• Tue. Jul 23rd, 2024

Good Governance As Panacea For Sustaining Security In Africa – Gov. Emmanuel Udom

Good governance, according to the Council of Europe, is the responsible conduct of public affairs and management of public resources. The Council holds that twelve principles underpin good governance.

These are: fair conduct of elections, representation, and participation; responsiveness; efficiency and effectiveness; openness and transparency; rule of law; ethical conduct; competence and capacity; innovation and openness to change; sustainability and long-term orientation; sound financial management; human rights, culture, diversity, and social cohesion; and accountability.

In his literary masterpiece, Things Fall Apart, the late Prof Chinua Achebe narrates in pulsating prose how things fell apart in Igboland with the advent of British colonialists.

In the fictional story, which is one of the most globally celebrated by an African writer, Igboland is a metaphor for what transpired in the whole of Africa.

The story is set in the late 19th Century, but a century and a half after, Africans appear to still lack the capacity to gather what fell apart, fix the pieces of the jigsaw puzzle, and come out with a continent that would do credit to the late poet David Diop’s patriotic sentiment of an Africa “splendidly alone amidst white and faded flowers.”

The major part of the challenge is that ever since things fell apart in the days referenced in Things Fall Apart, and Africans managed to wrest independence for their countries from colonialists, Africans have not been free in the true sense of the word.

The late Zimbabwean Vice President Joshua Mqabuko Nyongolo Nkomo, who was the arrowhead of the fight against apartheid in then Rhodesia (now Zimbabwe) and was jailed for ten years by the apartheid regime for his civil rights activism, put it somberly thus, “One of the hardest lessons of my life has come to me late.

It is that a nation can win freedom without its people becoming free.” President George Bush identified with Nkomo’s sentiment that “political sovereignty is but a mockery without the means of meeting poverty and illiteracy and disease. Self-determination is but a slogan if the future holds no hope.

”These statements taken together define the essence of our gathering today. Societies can only fly to freedom on the twin wings of security and good governance.

The Mo Ibrahim Foundation states that governance is the provision of political, social, and economic public goods and services that all citizens rightfully expect from their government and that a government responsibly delivers to its citizens.

Two things should guide an honest assessment of our political situation, a consideration of both our inner scorecard and our outer scorecard. With respect to our inner scorecard, the Ibrahim Index of Good Governance provides us with a template.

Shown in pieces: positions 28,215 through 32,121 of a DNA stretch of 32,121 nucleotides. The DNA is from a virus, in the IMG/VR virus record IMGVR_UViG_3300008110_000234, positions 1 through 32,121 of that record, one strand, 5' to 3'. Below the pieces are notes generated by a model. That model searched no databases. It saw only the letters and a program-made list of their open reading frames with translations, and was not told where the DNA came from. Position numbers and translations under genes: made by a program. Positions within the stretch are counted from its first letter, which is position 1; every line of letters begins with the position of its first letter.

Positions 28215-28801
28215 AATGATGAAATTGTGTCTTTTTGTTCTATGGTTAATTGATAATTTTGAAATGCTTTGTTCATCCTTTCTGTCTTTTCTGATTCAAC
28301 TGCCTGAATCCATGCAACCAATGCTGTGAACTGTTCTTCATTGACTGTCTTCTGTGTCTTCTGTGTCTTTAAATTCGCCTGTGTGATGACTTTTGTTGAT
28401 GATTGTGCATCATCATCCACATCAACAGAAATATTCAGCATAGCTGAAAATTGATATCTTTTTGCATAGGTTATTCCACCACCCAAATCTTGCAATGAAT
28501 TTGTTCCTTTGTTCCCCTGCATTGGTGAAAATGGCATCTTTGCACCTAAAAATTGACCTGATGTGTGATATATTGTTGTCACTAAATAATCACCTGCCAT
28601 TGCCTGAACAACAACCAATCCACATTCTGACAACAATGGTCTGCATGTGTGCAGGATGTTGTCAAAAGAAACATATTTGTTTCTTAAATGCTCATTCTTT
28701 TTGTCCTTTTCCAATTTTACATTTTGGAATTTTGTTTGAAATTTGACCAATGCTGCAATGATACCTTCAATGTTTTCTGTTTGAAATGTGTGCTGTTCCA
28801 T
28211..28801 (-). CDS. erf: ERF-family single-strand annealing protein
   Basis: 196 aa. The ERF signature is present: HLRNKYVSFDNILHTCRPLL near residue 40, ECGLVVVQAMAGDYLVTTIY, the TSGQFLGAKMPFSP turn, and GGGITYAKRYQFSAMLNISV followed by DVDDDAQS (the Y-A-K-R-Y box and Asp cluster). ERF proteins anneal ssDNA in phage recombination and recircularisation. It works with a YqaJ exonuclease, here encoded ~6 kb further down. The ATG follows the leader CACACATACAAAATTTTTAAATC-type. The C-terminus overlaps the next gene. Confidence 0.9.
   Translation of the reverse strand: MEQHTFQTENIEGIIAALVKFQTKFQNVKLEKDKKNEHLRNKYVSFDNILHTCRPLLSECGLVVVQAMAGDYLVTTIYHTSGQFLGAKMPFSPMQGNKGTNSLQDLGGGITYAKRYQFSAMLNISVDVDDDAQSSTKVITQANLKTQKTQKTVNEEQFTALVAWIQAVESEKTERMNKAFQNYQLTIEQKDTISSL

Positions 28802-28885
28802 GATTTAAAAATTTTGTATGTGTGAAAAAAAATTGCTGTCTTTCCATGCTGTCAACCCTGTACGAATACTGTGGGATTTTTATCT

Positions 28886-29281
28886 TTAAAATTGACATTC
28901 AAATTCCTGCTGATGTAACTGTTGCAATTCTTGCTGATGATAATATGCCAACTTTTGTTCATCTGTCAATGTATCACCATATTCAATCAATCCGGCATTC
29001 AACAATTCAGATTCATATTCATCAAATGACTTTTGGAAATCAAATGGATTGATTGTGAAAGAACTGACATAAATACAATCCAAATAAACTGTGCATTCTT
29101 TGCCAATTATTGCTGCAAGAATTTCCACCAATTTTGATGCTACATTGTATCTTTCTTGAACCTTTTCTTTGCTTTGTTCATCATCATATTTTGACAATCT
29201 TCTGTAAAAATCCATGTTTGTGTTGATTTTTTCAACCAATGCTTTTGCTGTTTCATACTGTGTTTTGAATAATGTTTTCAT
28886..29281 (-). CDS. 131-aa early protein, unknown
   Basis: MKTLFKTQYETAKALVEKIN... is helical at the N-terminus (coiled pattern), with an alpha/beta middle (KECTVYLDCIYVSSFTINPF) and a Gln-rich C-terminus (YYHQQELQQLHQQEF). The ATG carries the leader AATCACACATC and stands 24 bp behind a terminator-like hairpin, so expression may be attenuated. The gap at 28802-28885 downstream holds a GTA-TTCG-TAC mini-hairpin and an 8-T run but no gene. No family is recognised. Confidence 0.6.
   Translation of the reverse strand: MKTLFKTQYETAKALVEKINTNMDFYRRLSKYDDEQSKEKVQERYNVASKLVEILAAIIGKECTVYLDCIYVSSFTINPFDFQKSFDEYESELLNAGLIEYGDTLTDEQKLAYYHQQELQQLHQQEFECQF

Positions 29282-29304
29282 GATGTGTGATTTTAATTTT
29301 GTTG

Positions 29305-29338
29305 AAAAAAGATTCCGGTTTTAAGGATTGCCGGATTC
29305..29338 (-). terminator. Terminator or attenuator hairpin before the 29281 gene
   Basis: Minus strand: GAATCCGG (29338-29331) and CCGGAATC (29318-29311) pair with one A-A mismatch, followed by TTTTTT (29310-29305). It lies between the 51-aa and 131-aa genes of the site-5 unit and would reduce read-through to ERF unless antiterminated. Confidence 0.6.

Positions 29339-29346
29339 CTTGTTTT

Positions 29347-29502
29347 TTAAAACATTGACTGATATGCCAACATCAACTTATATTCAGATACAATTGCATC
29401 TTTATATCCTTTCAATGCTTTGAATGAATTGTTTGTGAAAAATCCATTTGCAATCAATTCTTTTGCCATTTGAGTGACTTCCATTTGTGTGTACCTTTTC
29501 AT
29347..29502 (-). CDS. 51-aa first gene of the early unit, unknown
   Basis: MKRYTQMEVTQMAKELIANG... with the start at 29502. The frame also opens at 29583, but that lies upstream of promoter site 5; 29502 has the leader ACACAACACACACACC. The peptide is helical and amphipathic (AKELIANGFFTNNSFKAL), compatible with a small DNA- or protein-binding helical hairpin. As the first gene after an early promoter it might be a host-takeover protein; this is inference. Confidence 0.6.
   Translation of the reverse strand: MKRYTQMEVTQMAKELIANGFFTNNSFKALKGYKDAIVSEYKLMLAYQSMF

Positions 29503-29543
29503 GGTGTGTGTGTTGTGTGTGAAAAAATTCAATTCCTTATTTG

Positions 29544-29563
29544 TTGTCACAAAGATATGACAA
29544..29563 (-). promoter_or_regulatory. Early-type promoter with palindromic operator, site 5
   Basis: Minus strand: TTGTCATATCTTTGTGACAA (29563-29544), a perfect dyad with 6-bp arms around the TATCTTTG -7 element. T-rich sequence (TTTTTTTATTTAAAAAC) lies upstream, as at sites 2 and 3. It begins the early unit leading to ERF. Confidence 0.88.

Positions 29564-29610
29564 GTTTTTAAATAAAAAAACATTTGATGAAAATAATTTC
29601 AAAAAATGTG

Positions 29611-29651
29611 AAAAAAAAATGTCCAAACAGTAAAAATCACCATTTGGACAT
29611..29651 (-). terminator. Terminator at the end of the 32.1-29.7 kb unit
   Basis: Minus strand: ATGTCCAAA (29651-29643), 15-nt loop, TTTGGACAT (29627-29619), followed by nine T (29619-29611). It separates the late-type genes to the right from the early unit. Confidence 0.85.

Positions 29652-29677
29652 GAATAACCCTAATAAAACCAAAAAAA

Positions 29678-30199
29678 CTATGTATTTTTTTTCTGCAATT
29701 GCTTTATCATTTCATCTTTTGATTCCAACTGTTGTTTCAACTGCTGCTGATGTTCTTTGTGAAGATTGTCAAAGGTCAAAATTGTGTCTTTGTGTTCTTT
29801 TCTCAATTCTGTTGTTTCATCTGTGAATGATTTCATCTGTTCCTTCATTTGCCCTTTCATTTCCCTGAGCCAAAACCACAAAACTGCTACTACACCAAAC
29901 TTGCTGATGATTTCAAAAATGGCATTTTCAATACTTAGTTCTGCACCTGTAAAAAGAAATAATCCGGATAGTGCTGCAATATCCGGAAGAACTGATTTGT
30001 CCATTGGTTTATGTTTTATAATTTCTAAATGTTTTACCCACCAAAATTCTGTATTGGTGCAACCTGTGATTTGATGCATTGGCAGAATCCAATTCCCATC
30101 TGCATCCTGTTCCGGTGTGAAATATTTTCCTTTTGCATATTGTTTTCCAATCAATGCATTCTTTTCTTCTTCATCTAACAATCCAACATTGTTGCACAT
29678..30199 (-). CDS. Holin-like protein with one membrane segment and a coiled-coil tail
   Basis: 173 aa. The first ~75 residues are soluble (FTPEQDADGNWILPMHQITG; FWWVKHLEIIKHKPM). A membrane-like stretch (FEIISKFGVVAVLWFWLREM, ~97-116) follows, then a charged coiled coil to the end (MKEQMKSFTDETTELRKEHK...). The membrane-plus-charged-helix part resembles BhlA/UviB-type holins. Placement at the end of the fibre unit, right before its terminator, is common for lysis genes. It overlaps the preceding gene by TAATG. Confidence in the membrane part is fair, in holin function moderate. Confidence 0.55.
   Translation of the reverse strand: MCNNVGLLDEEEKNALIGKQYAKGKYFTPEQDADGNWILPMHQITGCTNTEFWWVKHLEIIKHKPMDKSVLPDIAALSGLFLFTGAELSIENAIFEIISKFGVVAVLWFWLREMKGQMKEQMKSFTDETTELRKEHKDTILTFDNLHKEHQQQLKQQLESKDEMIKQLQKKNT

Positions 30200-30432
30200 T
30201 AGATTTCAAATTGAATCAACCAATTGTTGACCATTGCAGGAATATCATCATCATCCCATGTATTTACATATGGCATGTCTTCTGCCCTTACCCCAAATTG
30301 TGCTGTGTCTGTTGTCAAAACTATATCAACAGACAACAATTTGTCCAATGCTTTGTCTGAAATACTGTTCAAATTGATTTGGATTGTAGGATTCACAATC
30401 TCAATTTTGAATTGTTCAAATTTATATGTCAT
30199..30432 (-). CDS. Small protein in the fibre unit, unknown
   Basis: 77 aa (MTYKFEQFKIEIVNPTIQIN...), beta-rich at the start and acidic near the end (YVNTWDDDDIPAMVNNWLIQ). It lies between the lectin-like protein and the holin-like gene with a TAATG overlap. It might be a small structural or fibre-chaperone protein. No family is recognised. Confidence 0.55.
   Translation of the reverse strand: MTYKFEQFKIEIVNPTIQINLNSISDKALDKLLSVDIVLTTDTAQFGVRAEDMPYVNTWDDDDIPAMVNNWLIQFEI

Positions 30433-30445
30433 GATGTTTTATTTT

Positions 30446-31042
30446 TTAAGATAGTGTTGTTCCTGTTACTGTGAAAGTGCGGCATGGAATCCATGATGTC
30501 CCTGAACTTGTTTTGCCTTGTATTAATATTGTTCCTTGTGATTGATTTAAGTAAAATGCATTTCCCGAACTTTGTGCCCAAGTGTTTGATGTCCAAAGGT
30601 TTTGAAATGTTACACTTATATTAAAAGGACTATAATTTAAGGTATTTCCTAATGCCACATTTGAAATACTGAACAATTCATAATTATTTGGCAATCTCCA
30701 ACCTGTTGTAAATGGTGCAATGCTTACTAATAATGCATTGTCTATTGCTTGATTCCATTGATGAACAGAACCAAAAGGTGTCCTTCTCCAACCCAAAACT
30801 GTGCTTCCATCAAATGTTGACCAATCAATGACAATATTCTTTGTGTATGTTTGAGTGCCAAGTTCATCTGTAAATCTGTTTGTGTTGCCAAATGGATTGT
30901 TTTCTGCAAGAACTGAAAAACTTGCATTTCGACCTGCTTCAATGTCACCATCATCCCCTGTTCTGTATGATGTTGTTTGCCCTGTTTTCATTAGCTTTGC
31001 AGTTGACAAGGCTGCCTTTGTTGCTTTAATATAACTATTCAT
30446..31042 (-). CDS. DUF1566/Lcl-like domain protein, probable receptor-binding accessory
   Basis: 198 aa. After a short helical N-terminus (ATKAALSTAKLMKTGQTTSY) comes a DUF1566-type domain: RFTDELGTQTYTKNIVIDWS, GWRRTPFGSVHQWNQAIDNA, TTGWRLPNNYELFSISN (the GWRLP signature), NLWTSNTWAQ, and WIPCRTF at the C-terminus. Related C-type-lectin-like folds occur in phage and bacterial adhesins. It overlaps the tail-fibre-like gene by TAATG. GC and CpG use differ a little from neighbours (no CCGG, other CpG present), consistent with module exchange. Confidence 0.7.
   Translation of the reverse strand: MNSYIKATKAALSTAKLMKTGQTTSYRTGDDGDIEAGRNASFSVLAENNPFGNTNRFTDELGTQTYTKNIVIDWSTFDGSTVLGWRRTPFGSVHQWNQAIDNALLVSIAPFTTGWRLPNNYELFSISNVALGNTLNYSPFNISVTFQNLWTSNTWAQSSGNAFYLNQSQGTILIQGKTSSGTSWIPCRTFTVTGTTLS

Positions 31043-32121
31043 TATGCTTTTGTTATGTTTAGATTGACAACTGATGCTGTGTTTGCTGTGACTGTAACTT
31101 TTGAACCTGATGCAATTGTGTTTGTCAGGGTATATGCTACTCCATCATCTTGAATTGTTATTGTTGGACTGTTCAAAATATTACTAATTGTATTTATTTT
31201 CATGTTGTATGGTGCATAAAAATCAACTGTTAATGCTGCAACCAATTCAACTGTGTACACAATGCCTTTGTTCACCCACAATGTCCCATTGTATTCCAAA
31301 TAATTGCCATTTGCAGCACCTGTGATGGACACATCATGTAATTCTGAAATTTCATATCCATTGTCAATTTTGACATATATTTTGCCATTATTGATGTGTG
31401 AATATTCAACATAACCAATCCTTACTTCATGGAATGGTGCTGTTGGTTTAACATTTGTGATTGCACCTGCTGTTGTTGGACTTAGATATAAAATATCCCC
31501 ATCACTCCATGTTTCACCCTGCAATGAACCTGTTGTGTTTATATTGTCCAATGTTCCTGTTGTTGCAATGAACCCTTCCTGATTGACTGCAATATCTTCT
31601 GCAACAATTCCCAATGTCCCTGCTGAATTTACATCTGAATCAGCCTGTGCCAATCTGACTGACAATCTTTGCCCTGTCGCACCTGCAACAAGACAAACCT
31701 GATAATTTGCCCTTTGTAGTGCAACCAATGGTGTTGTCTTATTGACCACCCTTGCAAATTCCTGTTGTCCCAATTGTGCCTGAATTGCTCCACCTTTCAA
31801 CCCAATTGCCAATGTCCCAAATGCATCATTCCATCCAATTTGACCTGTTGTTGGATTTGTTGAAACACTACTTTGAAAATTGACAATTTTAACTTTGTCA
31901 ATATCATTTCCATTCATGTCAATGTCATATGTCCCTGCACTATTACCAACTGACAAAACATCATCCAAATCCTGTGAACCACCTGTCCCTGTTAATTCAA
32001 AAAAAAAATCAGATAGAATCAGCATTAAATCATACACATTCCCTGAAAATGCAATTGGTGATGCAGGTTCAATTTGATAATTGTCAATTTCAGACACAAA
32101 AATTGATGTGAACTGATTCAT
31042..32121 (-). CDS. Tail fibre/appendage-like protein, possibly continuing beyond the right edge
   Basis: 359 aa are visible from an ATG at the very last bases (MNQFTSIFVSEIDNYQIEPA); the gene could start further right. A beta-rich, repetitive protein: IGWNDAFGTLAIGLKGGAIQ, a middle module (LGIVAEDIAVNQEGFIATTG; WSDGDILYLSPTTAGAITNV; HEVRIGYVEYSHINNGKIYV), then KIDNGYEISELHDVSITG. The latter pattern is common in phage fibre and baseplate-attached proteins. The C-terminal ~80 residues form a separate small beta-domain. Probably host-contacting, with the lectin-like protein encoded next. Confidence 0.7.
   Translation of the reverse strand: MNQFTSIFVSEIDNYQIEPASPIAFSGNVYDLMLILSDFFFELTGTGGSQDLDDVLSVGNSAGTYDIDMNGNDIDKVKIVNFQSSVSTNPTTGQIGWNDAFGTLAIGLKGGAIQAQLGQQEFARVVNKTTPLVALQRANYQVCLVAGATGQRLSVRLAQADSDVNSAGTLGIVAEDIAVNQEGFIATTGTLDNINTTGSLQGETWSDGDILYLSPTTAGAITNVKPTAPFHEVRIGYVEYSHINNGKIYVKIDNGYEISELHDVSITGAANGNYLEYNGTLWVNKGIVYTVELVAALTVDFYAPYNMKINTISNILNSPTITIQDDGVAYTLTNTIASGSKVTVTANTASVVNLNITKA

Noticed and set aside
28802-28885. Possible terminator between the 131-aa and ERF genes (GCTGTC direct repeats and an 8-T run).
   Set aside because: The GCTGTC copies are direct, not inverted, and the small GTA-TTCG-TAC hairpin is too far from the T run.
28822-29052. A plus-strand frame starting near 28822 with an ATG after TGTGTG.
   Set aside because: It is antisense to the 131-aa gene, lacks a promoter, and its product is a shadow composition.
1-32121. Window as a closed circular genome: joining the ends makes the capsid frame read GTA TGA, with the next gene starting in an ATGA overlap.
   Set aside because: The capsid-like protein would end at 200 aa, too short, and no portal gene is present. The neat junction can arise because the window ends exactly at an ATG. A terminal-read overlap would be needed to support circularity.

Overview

The key assessment areas of this template are security and the rule of law; participation, rights, and inclusion; foundations for economic opportunity; and human development. When subjected to this test, most African countries perform very poorly.Our outer score card which has to do with how the world sees us is not any better.

We still remember when a former American president painted our continent in foul language eliciting African leaders’ condemnation. He did not apologize. His failure to apologize, in my estimation, told a story about his perception of our dear continent.

It was a red flag that called for Africans to rise up, pick up the things which had fallen apart and prove to the world that Africa is the cradle of civilization. It was here that civilization began in Egypt.

And we can get back to those days of glory with good governance.Former United Nations Secretary-General Kofi Annan once rightly said that “Good governance is perhaps the single most important factor in eradicating poverty and promoting development.”

It should be noted that affluent societies do not have security challenges like poor societies do. To eradicate or tame the hydra-headed monster of insecurity, we need to eradicate and tame poverty through good governance.

Therefore, addressing the issue of poverty is not just a matter of doing the right thing. it is a matter of meeting an obligation to ensure security at home and abroad. Africa’s importance in global security cannot be overstressed.

African countries represent about sixteen percent of the world’s population. African countries currently hold the second-largest number of seats in the United Nations Security Council.

Africa has the largest, most unified bloc in the United Nations General Assembly. So, the world cannot afford to ignore Africa but we do not have a veto vote at both the Security Council and general council.

At the same time, Africa should look inwards. We still have some distance to cover. Many African countries are yet to undertake the kind of reforms that would checkmate abuse of power, stop corruption, and reverse economic decline.